Chakra: Anahata Chakra
Mantra: Om Kameshvaryai Namaha
Meaning: Salutations to one who fulfills desires.

#2 Hasta Utthanasana (Raised Arms Pose)

Inhale and lift your arms up overhead. Your gaze follows your fingers. Gently arch your back, lean the pelvis forward, and keep pressing the heels to the earth. Only bend back as much as feels comfortable for you. Be especially mindful of your lower back. Focus on the opening in your upper body — the stretch of your belly and the expansion of the lungs.

Breath: Inhale
Chakra: 
Vishuddhi Chakra
Mantra: 
Om Bhagamalinyai Namaha
Meaning: Salutations to one who wears the garland of prosperity.

#3 Padahastasana (Hand to Foot Pose)

Exhale and bend forward, diving down through the midline. Rest your hands or fingertips on the floor or your shins. While you’re in the forward bend, emphasize the lengthening of your spine. If your back rounds, bend your knees slightly to release the hamstrings and lengthen your spine. Focus on the sensations in your back body and the pelvic region.

Breath: Exhalation
Chakra: 
Svadhisthana Chakra
Mantra: 
Om Nityaklinnayai Namaha
Meaning: Salutations to one who is ever compassionate.

#4 Ashwa Sanchalanasana (Equestrian Pose)

Slowly breathe in and step your left foot back, lowering the knee to the ground. At the same time, bend your right knee, keeping the foot in the same position. Frame your front foot with your hands. Arch your back and look up toward your eyebrow center.

Breath: Inhalation
Chakra: 
Ajna Chakra
Mantra: 
Om Bherundayai Namaha
Meaning: Salutations to one who is ferocious.

#5 Ardha Chandrasana (Half Moon Pose)

Continue the inhalation and reach both arms above your head, keeping them shoulder-width apart. Arch your back and look up, lifting your chin toward the ceiling. If you are quite flexible, your body will create a gentle curve from the tips of your fingers to the tips of your left toes — resembling the crescent moon. Hold this shape for a moment while retaining the breath inside. Then, slowly begin to exhale as you lower your arms to the ground, framing your front foot.

Breath: Inhalation / Exhalation
Chakra: Vishuddhi Chakra
Mantra: 
Om Vahnivasinyai Namaha
Meaning: Salutations to one who resides in fire.

#6 Parvatasana (Mountain Pose)

Continue the exhalation as you step the left foot back beside the right foot. At the same time, lift your tailbone up to the sky and lower your head between the arms. If you feel tension or your back rounds, keep both knees bent. Again, this will allow you to lengthen your spine. With practice, you may be able to straighten the legs and bring your heels down to the floor. Concentrate on your throat center. Before moving into the next pose, hold your breath at the end of the exhalation.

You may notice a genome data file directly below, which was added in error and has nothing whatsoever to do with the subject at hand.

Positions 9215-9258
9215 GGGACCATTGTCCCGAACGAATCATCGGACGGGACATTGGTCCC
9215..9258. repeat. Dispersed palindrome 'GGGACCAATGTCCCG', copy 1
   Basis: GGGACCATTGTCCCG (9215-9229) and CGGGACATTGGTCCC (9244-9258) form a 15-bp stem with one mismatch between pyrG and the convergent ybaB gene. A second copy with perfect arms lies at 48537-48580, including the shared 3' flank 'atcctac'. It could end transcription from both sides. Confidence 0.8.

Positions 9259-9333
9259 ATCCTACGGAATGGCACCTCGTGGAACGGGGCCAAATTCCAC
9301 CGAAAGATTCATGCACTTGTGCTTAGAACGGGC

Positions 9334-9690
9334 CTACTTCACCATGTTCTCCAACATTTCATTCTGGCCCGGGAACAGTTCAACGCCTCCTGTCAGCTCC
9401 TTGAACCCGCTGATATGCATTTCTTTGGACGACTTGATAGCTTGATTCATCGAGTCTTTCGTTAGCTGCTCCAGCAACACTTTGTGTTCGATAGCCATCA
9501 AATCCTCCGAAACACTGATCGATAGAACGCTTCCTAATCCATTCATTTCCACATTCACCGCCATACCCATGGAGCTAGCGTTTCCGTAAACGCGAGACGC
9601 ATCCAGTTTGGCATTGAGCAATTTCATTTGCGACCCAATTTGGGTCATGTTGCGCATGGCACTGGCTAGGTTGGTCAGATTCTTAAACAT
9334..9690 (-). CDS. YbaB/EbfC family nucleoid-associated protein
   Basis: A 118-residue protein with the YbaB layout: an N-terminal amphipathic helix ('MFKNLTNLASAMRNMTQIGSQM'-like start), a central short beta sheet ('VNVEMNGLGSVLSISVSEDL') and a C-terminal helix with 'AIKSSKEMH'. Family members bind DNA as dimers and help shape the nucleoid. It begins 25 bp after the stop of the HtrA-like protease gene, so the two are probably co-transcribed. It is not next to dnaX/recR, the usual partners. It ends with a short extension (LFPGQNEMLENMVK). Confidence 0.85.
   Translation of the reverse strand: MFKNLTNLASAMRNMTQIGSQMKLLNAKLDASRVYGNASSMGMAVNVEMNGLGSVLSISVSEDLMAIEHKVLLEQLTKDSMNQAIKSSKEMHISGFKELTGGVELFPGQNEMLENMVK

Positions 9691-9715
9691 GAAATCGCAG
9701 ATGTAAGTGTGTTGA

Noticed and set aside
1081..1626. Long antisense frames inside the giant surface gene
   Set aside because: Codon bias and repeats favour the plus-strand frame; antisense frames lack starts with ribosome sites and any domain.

Breath: Exhalation
Chakra: Vidhuddhi Chakra
Mantra: 
Om Vajreshvaryai Namaha
Meaning: Salutations to one who possesses vajra, the thunderbolt, and is adorned with diamond ornaments.

#7 Ashtanga Namaskar (Salute with Eight Parts)

Hold your breath at the end of the exhalation. First, drop your knees to the floor. Next, lower your chest in between your hands, keeping the elbows close to the body. Finally, touch your chin to the ground. Continue gazing forward. Keep your toes tucked under and your hips and abdomen raised up. This pose is usually performed while holding your breath. If the breath retention strains your lungs, you may breathe normally. 

Breath: External Retention
Chakra: Manipura Chakra
Mantra: 
Om Dutyai Namaha 
Meaning: Salutations to one whose messenger is Shiva.

#8 Bhujangasana (Cobra Pose)

Inhale and slide your chest forward. You can keep a bend in the elbows and hug them toward your body. For a more challenging backbend, you can straighten the arms. Bend your head back and look up toward the eyebrow center. Drop your shoulders down, away from the ears, and firm the shoulder blades against your back. Continue to lift through your chest while pressing your legs and the tops of your feet into the mat.

Breath: Inhalation
Chakra: 
Svadhisthana Chakra
Mantra: 
Om Tvaritayai Namaha
Meaning: Salutations to one who is swift.

#9 Parvatasana (Mountain Pose)

From now on, you will repeat the poses from the beginning of the sequence — in opposite order. Therefore the instructions will be shorter. Focus on the same chakras as before, but be aware that the mantras keep changing.